An inquiry into the beverage of the ancient Caledonians, and other northern nations, at their feasts
and of their drinking vessels
quaich, horn, ale, liquor, cider, wine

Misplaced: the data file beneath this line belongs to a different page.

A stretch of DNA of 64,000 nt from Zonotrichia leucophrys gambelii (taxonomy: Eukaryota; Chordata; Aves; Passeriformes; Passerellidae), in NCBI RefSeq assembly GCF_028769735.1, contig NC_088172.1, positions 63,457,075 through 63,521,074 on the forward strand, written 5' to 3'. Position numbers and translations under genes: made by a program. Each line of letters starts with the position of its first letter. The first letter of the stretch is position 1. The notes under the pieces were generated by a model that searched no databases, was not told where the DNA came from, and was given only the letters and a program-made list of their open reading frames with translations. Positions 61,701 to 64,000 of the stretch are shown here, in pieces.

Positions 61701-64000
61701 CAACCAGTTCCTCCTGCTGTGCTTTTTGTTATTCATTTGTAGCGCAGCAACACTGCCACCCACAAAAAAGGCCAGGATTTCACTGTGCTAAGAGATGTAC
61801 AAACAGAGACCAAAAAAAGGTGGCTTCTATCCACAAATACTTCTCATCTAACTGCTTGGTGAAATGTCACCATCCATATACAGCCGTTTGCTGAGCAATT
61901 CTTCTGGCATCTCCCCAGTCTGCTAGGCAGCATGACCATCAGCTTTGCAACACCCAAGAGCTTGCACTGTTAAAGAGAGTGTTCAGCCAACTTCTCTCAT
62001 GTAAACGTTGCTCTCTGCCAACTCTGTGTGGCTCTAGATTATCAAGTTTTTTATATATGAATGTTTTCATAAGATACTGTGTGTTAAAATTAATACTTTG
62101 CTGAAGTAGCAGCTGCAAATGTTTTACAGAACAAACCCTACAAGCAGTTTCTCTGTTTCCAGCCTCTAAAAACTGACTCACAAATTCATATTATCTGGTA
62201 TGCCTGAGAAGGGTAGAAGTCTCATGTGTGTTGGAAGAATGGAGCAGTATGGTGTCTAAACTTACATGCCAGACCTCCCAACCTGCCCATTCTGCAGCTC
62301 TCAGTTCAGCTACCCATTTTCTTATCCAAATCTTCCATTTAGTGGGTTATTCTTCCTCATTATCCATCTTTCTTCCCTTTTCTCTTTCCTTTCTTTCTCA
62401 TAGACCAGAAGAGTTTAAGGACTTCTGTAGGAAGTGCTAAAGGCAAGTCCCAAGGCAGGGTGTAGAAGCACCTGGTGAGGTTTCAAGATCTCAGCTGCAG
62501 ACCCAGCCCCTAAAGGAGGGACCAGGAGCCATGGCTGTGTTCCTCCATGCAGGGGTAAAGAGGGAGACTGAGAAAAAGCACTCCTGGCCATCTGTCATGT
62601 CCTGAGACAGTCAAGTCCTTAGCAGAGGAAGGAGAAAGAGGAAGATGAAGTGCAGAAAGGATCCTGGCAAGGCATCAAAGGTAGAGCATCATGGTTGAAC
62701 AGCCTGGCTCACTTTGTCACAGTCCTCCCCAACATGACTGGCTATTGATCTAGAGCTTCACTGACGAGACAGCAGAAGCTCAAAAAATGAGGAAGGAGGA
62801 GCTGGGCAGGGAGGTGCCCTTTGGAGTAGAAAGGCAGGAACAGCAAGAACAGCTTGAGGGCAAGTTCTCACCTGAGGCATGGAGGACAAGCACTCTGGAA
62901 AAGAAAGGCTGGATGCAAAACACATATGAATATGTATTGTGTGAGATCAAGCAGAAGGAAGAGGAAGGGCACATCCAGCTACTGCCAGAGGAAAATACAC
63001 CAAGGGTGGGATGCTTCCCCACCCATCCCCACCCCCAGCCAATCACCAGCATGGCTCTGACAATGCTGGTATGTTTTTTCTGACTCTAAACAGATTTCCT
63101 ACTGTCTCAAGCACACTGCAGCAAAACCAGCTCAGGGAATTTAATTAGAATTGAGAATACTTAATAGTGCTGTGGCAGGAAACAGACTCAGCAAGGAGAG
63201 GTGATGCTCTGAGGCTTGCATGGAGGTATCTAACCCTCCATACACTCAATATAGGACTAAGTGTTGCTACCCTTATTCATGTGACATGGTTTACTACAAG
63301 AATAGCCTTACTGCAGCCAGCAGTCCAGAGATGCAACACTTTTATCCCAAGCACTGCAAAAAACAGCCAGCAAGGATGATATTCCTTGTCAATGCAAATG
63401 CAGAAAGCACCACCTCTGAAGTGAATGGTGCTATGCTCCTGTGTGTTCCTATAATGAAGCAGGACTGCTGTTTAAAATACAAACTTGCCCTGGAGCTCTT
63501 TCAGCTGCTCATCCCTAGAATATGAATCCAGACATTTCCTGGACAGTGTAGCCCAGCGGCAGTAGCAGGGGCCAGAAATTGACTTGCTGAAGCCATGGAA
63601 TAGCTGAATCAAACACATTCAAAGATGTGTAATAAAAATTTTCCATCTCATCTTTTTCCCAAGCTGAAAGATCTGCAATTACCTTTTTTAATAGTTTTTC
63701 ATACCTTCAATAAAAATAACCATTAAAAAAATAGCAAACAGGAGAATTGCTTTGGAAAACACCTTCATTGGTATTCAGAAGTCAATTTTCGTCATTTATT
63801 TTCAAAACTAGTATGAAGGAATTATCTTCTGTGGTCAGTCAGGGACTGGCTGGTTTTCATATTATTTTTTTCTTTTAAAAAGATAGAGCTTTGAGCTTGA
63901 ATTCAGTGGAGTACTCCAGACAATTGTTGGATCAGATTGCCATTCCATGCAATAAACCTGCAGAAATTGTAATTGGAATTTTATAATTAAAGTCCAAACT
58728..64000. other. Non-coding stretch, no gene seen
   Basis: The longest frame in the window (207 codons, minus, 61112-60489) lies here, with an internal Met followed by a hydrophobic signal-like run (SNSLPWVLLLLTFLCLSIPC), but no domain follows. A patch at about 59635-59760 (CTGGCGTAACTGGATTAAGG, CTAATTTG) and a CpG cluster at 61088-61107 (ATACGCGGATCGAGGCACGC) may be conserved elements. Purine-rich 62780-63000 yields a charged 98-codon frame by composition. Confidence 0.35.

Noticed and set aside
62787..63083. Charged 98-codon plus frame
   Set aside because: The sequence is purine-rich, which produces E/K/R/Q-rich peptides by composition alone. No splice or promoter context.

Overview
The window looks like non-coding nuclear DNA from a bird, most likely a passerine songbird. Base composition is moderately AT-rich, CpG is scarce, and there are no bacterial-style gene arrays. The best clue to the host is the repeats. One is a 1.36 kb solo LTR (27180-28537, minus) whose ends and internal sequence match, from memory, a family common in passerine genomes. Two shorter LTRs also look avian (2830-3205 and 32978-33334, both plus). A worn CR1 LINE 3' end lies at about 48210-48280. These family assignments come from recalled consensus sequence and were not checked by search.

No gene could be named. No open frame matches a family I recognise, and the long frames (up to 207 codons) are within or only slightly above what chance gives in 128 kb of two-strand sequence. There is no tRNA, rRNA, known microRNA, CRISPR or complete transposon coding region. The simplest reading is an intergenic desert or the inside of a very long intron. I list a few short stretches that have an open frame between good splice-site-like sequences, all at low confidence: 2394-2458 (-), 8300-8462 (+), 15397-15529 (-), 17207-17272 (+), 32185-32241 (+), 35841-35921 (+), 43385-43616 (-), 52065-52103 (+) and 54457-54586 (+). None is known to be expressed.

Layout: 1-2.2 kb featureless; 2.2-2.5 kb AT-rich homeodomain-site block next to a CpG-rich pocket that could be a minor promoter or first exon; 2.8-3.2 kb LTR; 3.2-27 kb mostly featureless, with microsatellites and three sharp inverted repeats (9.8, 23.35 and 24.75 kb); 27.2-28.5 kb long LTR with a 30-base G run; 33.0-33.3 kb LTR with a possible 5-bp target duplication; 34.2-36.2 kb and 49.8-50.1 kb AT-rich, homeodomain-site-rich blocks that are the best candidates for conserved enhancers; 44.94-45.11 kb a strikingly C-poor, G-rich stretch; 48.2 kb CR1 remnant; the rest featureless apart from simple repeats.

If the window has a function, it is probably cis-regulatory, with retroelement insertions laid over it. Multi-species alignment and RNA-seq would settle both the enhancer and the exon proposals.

The early inhabitants of the north-west part of what is now called Scotland, appear evidently not to have been far advanced in those arts which are commonly reckoned the improvements of polished life. A simple race, whose principal care was herds and flocks; their dainties were produced by hunting, and their ordinary drink must have been water, which was supplied by every fountain or stream, or milk, which was procured by little labour. But, as these could only serve to answer the pressing calls to thirst, it is evident that inventive luxury had made them acquainted with some fermented liquor, which was used at festivals and grand entertainments, that dissipated their cares, elevated their spirits, and is called by their poets, The Joy of the Shell. But what that liquor was, of what made, or how prepared, we are left almost entirely in the dark.